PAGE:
Miller in cfisguise should be established.
Pamous Closing Lines
"My efforts bear fruit," wheezed the actor asa
rotten egg hit him in the eye.
NOAH COUNT.

_

DETROIT UNITED LINES
In Effect Nov. 2, 1920
Between
Detroit, Ann Arbor and Jackson
(Eastern Standard Time)
Limited and Express' cars leave for
Detroit at 6;05 a. m., 7:05 a. m.,
8:10 a. °m., and hourly to 9:10 p. m.
Limiteds to Jackson at 8:48 a. in. and
every two hours -to 8:48 p. m. Ex.
presses at 9:48 a. m. and exery two
hours to 9:48 p. m.
Locals to Detroit-5:55a.m., 7:00 a.m.
and every two hours to 9:00 p. m.,
also 11:00 p. m. To Ypsilanti only,
11:40 p.m., 12:25 a.m., and 1:15 a.m.
Locals to Jackson-7: b a. m., and
12:10 p.m.
1 I'My Dairy lunchl
Our food is the best
= Our prices are right
HOURS
7 A.M. TO 1 P. M.
S5 P. M. TO 7 P. M.
SUNDAYS
~8 A.M.TO 7:30 P'M.
512 EAST WILLIAM STREET
= I 11iIIIIO(II(11( 1 111 llll1111111111 1 lll:

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JANIAR{Y

S :

F S

ROSARIES

2

1
2 1V i ,4 6 7 8
9 10 11 12 13 14 15
16 17 18' 19 20 21 22
23 24 25 26 27 28 29
30 31
Men: Last season's hats turn-
ed inside out, refinished and re-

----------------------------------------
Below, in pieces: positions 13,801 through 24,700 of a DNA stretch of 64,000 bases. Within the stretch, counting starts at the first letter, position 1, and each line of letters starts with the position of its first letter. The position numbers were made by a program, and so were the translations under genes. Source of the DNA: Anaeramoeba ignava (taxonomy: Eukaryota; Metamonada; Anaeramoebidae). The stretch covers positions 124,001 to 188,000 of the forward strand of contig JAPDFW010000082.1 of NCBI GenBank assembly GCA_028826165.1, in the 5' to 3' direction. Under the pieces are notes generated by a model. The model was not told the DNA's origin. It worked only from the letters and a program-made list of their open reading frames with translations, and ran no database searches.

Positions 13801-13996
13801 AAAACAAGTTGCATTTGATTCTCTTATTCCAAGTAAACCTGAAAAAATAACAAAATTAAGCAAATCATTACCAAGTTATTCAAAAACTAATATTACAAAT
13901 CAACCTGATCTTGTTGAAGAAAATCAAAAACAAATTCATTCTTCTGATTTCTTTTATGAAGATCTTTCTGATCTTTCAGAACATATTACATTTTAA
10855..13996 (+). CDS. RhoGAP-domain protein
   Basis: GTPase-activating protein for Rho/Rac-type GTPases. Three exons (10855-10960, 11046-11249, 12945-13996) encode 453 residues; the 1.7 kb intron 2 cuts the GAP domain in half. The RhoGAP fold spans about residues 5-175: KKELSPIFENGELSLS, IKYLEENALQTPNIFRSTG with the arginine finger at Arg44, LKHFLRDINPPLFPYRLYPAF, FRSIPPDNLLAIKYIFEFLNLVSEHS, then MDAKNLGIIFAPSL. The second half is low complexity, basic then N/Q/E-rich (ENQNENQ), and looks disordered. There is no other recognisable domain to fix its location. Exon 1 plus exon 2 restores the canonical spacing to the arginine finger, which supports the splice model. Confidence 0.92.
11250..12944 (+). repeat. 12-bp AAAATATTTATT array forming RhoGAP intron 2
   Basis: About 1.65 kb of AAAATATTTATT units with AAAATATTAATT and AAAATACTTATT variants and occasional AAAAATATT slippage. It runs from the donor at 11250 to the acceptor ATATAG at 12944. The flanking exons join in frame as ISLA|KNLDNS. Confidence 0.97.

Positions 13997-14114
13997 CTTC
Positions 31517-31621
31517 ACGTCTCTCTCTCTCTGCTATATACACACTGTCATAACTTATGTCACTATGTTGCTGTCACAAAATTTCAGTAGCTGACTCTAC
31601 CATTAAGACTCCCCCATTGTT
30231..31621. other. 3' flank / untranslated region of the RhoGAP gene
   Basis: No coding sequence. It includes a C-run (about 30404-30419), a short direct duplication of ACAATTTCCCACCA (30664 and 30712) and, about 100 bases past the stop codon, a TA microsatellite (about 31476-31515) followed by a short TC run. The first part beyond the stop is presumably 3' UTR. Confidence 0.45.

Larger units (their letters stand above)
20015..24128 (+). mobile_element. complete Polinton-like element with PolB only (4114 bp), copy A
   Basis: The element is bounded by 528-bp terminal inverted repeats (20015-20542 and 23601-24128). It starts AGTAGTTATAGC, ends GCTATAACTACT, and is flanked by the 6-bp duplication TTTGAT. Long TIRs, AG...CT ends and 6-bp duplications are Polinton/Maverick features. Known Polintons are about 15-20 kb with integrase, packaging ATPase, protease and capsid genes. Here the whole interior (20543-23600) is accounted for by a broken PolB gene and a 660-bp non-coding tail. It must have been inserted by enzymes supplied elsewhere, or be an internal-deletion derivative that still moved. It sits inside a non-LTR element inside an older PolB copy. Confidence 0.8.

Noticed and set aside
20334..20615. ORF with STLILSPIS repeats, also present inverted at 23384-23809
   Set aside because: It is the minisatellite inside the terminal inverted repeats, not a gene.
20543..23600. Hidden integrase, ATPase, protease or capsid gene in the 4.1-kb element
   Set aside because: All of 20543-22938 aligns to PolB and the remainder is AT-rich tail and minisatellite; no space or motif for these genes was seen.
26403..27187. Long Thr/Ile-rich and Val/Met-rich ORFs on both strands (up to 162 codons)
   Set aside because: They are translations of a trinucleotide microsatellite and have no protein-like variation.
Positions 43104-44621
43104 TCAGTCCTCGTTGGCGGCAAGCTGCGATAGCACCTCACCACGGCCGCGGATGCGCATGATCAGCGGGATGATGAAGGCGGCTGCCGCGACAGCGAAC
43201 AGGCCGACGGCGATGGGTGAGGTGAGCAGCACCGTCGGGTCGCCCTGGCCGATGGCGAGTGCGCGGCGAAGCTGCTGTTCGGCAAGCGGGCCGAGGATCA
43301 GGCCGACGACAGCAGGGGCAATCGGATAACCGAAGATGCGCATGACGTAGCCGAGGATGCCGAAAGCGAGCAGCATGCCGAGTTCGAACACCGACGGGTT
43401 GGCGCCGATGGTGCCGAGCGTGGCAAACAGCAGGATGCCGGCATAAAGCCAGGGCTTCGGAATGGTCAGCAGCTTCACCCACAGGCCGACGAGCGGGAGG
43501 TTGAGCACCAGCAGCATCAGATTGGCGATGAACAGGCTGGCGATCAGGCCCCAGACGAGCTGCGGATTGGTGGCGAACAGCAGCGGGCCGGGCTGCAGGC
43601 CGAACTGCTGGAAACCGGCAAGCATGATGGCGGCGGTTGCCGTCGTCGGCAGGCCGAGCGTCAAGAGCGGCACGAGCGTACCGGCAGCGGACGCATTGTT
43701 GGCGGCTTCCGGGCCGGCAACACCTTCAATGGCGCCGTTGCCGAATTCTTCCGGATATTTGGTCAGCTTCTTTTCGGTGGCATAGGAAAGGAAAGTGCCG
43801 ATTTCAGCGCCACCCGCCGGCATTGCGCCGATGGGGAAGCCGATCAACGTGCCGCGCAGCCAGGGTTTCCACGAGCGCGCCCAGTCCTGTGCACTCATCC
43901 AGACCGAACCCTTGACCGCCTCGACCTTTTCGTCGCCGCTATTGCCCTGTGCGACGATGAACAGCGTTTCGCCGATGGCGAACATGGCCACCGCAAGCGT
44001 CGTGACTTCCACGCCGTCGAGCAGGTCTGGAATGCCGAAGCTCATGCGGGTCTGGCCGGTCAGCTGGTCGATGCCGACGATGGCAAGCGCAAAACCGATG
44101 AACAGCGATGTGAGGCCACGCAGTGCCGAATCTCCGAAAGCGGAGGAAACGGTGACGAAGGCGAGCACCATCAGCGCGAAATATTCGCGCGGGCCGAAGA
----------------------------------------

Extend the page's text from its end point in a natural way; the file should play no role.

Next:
'blocked with all new trimmings
look just like new, wear just as
long and saves you five to ten
dollars. We do only high class
work. Factory hat Store, 617
Packard St. Phone 1792.

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25% Discount

on all Rosaries this week
Haller&Fuller
State Street Jewelers

I

I-

2%

For OUTSIDE GROUPS,
FLASHLIGHTS and
AMATEUR FINISHINGS, See

SWAI N
713 East Uriversity Avenue

Phone 2312

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999"

TAXI

999

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MISS MOSES
Private Dancing Lessons
BY APPOINTMENT
Phone 1545 W
Read The Daily for Campus News.

a

A Dodge Car
anuDodge
Servicex
enou gh said -

0

999

TAXI

999

as

1

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January

Sa1&

On

FITFORM, SUJTS and

OVERCOATS

33 1-3, Off

33 1-3 Off

Friday morning, January 7th, we will start our January Clearance Sale
of all Suits and Overcoats at One-Third less. Now is a good time to pur-
chase all your requirements for present needs as well as for future require-
ments. Remember, you can purchase merchandise.right now much cheaper
and better merchandise than you will for some time to come. My advice to
you is to buy what you need at ONCE for prices will not be any lower in
the future. All Overcoats for the month of January guaranteed against any

further decline in price.

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V

116 EAST LIBERTY STREET

Corbett"

/

-BETWEEN MAIN AND FOURtH AVENUE

The Young Men's Shop, Where Fitform Ctithes Are SoV

t